Economic recovery in 2021 for Asia-Pacific nations was largely supported by export demand from the US and Europe and easy monetary policies, however, economists expect conditions to be less supportive going into 2022.
“When you think of what 2021 should have been about? Major recovery because of Covid in 2020. We didn’t see that major recovery,” said Alicia García Herrero, chief economist (Asia Pacific) at investment firm Natixis.
“The underwhelming scenario was supported massively by external demand and very lax monetary conditions globally. It won’t be as nice next year,” she added.
Natixis at its Asia Outlook 2022 conference said that in the absence of external supportive conditions, “2022 needs stronger domestic demand for growth to be decently high.”
Prolonged high inflation, faster-than-expected rate hike, spillover from China’s deleveraging drive, power crunch, Sino-US relationships and potential political transitions in South Korea and the Philippines are seen as key risks for the region going into the new year.
Investment bank UBS said if inflation proves to be more ’sticky’ than expected the risks from such a scenario are multifold.
Inflation and rate hikes could damage domestic growth
“First, a sustained rise in consumer prices could start to weigh on consumer demand. Second, central bank officials may misjudge signals in the data and raise interest rates too soon, too quickly, or too far,” UBS said in its Year Ahead 2022 report.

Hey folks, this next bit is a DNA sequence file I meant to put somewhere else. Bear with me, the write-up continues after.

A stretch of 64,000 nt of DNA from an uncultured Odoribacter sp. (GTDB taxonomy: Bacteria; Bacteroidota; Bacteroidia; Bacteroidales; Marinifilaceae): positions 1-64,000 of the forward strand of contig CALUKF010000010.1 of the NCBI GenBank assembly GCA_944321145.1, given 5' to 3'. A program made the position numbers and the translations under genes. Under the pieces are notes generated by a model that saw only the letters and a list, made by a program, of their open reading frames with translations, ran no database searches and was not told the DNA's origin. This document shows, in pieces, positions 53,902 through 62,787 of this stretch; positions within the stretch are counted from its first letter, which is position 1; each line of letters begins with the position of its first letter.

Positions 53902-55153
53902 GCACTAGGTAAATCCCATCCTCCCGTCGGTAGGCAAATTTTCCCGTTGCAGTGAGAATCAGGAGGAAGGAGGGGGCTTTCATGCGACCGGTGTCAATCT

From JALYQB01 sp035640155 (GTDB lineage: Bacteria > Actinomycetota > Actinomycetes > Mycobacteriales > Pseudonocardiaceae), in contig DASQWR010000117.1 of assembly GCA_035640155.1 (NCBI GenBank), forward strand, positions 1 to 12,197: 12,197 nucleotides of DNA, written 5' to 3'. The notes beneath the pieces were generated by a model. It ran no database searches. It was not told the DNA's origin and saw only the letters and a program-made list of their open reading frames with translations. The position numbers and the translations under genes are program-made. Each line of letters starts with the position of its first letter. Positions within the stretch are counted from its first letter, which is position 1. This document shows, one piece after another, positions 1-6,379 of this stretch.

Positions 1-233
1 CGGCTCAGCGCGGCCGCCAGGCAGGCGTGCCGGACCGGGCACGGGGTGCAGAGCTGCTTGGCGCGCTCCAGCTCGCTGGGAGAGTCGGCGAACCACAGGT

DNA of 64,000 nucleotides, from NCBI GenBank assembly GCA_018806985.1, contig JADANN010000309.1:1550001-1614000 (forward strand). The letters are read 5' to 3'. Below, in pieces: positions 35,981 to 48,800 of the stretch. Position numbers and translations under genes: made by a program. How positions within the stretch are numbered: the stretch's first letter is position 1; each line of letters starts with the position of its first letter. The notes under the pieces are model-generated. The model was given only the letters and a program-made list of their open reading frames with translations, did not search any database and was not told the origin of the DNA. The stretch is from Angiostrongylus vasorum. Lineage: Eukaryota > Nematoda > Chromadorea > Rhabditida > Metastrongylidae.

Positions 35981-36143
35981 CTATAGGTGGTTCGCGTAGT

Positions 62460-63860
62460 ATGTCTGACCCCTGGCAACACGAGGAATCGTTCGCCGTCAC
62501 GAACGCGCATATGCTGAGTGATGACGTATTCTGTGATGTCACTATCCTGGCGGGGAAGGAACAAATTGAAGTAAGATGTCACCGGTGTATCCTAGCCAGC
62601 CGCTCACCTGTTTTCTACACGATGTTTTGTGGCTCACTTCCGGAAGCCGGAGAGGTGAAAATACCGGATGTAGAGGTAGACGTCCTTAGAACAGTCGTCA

“Third, a series of “transitory” shocks combined with central bank inaction may de-anchor consumer and business inflation expectations, leading to self-fulfilling inflation and requiring central banks to hike rates aggressively to regain credibility.”
Households in South Korea and Australia would be most vulnerable to rate hikes due to their higher debt burden, added García-Herrero of Natixis.
Commodities-exporting nations like Australia and Indonesia will face headwinds coming from China’s deleveraging drive as the nation’s cash-hungry real estate sector slows down.
“A real stress test arrives with £2.1B due in March, and $1.5B due in April. Evergrande is not safe yet, and nor are its peers,” said Craig Botham, chief China+ economist for Pantheon Macroeconomics.
Furthermore, Asia’s goals towards clean energy transition and bold commitments towards it were a potential risk, Natixis added, having seen China suffer from an acute power crunch in 2021.
Slower growth in 2022
UBS anticipates slower gross domestic product (GDP) growth for Asia in 2022 at 5.8% compared to 7% in 2021.
“As pandemic-related drivers of economic growth begin to subside, we embark on a journey of discovery to see whether we are entering a new longer-term economic regime,” said Mark Haefele, chief investment officer at UBS Global Wealth Management.
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